$ cat /etc/lirc/lircd.conf.d/aircooling.lircd.conf
KEY_POWER                    0x000D03FC01608100D0

The value F20D03FC01608100E0 cannot be stored on a uint64_t number and lircd refuses to parse my aircooling configuration file.

Oct  2 14:34:49 raspberrypi lircd[981]: lircd-0.10.1[981]: Error: "0xF20D03FC01608100E0": must be a valid (uint64_t) number

The lirc configuration also allows a raw mode syntax which is a bit different. It is directly the sequence of space and pulse that can be retrieved using the -m option of mode2 (the final space has to be removed). In addition, we have to precise the gap value that is sum of each duration.

$ mode2 -d /dev/lirc1 -m
Using driver default on device /dev/lirc1
Trying device: /dev/lirc1
Using device: /dev/lirc1
Warning: Running as root.

     4352     4361      530     1623      533     1624
      531     1624      531     1625      530      546
      532      544      531     1624      535      548
      531      542      555      522      533      545
      531      546      531     1625      532     1623
      556      521      530     1625      530      547
      530      547      531      546      531      546
      531      546      556      522      530     1625
      531     1624      532     1625      555     1600
      530     1625      536     1572      615     1589
      532     1625      530      546      531      547
      530      546      535      541      531      546
$ cat /etc/lirc/lircd.conf.d/aircoolingraw.lircd.conf
begin remote

  name  aircoolingraw
  eps            30
  aeps          100
  gap           120150

      begin raw_codes
          name KEY_POWER
		    4352     4361      530     1623      533     1624
		      531     1624      531     1625      530      546
		      532      544      531     1624      535      548
		      531      542      555      522      533      545
		      531      546      531     1625      532     1623
		      556      521      530     1625      530      547
		      530      547      531      546      531      546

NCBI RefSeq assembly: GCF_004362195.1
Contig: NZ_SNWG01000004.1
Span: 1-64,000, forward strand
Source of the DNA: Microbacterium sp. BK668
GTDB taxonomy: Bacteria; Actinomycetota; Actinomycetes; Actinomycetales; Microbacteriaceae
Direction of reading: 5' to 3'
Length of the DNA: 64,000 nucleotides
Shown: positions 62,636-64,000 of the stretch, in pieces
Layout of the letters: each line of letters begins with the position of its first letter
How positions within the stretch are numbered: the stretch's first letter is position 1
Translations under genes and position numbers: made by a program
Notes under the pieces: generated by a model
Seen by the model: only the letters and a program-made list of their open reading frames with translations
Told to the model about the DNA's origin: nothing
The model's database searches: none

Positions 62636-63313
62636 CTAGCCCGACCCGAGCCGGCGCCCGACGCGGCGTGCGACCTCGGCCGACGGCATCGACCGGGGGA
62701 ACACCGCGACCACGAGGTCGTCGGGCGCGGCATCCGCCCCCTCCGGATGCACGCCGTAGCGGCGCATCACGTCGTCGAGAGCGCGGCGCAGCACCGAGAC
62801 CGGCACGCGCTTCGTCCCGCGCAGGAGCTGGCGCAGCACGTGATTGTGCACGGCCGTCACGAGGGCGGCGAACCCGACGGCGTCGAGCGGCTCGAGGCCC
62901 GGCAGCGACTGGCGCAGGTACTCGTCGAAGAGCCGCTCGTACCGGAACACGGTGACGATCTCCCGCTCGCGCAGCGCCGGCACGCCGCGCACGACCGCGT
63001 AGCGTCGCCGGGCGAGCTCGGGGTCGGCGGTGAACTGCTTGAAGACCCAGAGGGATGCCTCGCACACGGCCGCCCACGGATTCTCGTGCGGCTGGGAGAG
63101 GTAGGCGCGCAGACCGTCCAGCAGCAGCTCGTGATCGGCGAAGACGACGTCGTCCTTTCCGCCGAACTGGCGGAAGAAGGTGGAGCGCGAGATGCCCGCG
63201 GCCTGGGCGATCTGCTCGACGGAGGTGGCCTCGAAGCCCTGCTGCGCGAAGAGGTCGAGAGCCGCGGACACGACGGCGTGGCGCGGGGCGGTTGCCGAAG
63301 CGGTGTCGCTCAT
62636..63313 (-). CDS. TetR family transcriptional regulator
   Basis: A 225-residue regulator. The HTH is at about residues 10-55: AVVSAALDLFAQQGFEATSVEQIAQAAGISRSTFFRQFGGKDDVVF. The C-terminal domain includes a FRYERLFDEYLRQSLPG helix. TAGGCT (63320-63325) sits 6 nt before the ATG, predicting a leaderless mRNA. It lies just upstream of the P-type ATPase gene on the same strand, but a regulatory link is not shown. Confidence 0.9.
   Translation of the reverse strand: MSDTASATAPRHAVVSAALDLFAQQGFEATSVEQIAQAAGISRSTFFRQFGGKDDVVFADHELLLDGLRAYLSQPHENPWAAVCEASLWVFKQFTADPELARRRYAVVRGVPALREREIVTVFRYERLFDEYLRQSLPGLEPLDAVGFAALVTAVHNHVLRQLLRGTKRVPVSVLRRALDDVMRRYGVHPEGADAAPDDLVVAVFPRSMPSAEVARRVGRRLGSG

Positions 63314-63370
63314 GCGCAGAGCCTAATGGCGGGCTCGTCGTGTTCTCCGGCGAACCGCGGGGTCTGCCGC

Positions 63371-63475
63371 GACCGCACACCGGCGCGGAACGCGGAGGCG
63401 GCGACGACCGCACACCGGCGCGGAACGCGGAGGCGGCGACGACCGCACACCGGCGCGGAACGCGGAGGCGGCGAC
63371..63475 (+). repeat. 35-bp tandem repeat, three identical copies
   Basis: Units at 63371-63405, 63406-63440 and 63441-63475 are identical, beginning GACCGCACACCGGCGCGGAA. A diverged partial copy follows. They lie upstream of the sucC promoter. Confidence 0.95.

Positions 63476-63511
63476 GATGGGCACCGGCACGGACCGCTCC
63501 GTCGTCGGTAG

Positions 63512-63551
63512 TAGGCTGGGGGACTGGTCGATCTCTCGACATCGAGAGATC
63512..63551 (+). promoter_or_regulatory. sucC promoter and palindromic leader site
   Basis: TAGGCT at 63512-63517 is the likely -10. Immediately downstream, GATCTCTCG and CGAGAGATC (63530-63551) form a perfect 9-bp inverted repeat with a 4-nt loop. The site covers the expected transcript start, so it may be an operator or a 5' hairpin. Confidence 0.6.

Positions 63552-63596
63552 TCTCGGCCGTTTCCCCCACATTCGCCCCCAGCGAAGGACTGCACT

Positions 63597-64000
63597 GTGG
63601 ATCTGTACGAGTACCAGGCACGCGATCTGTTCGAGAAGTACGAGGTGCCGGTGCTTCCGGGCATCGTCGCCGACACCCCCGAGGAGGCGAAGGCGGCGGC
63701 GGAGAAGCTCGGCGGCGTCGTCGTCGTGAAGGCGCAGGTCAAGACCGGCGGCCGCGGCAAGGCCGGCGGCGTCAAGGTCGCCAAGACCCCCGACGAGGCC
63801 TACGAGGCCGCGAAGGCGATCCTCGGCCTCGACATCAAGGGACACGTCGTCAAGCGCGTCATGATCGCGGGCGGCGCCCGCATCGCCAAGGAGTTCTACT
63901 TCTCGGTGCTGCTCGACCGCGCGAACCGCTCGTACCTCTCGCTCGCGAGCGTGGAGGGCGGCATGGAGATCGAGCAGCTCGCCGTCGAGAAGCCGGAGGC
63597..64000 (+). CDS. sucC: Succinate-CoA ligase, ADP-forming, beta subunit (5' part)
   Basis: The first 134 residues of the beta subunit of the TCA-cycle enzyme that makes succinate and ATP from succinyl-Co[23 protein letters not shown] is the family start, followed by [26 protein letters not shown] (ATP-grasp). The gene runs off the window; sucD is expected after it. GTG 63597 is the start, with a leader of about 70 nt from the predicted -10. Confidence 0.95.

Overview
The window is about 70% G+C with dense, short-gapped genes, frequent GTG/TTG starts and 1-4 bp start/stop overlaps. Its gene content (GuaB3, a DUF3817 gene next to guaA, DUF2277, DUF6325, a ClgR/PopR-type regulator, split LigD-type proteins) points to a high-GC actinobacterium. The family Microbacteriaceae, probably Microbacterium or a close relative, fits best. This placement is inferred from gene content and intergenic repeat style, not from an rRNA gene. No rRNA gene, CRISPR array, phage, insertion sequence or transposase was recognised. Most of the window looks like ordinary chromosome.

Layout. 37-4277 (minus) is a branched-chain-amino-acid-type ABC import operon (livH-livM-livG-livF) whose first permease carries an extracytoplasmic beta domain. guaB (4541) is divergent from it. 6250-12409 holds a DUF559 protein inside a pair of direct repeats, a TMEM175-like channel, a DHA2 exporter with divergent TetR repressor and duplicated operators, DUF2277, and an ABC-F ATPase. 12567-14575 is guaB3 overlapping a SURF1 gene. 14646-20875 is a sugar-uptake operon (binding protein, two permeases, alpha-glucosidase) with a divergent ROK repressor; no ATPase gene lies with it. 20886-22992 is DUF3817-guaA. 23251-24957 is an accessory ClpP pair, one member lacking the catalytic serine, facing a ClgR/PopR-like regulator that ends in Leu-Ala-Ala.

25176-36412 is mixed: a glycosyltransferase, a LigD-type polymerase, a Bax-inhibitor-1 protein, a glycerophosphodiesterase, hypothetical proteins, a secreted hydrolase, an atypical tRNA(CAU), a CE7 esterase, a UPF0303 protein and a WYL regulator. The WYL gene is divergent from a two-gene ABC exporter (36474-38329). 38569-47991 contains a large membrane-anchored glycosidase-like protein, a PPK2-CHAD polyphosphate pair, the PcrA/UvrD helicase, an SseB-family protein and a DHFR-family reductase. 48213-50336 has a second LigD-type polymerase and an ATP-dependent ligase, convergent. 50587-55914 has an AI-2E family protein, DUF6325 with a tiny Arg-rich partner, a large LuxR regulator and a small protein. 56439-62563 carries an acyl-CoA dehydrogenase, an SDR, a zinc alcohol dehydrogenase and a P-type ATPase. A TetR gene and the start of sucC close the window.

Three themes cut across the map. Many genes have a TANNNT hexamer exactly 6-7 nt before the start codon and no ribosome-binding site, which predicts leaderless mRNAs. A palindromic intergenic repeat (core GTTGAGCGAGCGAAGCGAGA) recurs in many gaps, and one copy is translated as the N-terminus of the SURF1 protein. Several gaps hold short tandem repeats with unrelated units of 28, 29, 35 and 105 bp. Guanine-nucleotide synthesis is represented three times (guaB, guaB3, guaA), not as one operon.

531      546      556      522      530     1625
		      531     1624      532     1625      555     1600
		      530     1625      536     1572      615     1589
		      532     1625      530      546      531      547
		      530      546      535      541      531      546
        end raw_codes
end remote
$ irsend SEND_ONCE aircoolingraw KEY_POWER

Now it works ! When configured in raw mode, lirc send the correct IR messages and my air conditioner is power on thanks to RPI, even without sending the signal twice. A brief analysis shows also that the signal sent to power on and power off my air conditioner are not the same.

POWER_ON =  0xF20D03FC01608100E0
POWER_OFF = 0xF20D03FC01608700E6

Air conditioner remote commands reverse

My air conditioner allows to

  • Be switched on/off
  • To configure the desired temperature from 17°C to 30°C
  • To change the fan speed
  • To be configured to switch ON/OFF at a specific time

In order to be fully automated, the same work as described previously has to be done for each command that I want to be available. By analyzing the commands sent, we can extract some patterns.

Every IR command contains:

  • A header that starts with 0xF20D
  • A length byte representing the full length added to 6 of the IR command
  • A byte that is 0xFF - the value of the previous byte (a kind of error correction)
  • The data of the packet
  • A checksum to ensure that the signal is correct
def crc(x):
   c = 0
   for i in range(16):
        c ^= (x>>(8*i))&0xFF
   return c

The data represents the action that the air conditioner needs to perform:

  • The first byte of the data is the type of action
    • 0x01 is to configure temperature/fan
    • 0x09 is to configure eco mode : HiPower or Eco
    • 0x21 is to configure the swing of the plastic part

If the command is 0x1, then:

  • The most significant 4 bits of the next byte are the temperature we want : 0x0 from 0xD means respectively from 17°C to 30°C
  • The most significant 4 bits of the byte after are the fan speed we want : 0x0 is auto then 0x4,0x6,0x8,0xA,0xC is the fan speed

We can also realize, that the different mode available are just some modes stored values of temperature/fan speed that we can configure as we want, such as the quiet mode that just change the fan speed.


Now I know exactly what to do, in order to switch ON and OFF my air conditioner, I need to make things more friendly than executing some dark Linux commands. In order to automate things in my house, I use homeassistant. It is very flexible and powerful and I love it. It allows to interface sensors with many things, it provides a nice interface and even a smartphone application. In addition, it does not depend on any dark private cloud that could decide to take the control of my house. Therefore the integration of my air conditioner with my homeassistant seems obvious.

Switch On/Off


I choose to pilot my air conditioner with the MQTT protocol which is widely used in the IOT world. In addition, it is very well integrated in homeassistant. For that, I need to develop a kind of proxy between the MQTT messages that are going to be sent by homeassistant, and the IR commands that will be sent by LIRC or directly to the gpio driver. This proxy is coded in go because I want to learn this language. It listens on a specific MQTT topic and as soon as it received a message, it sends: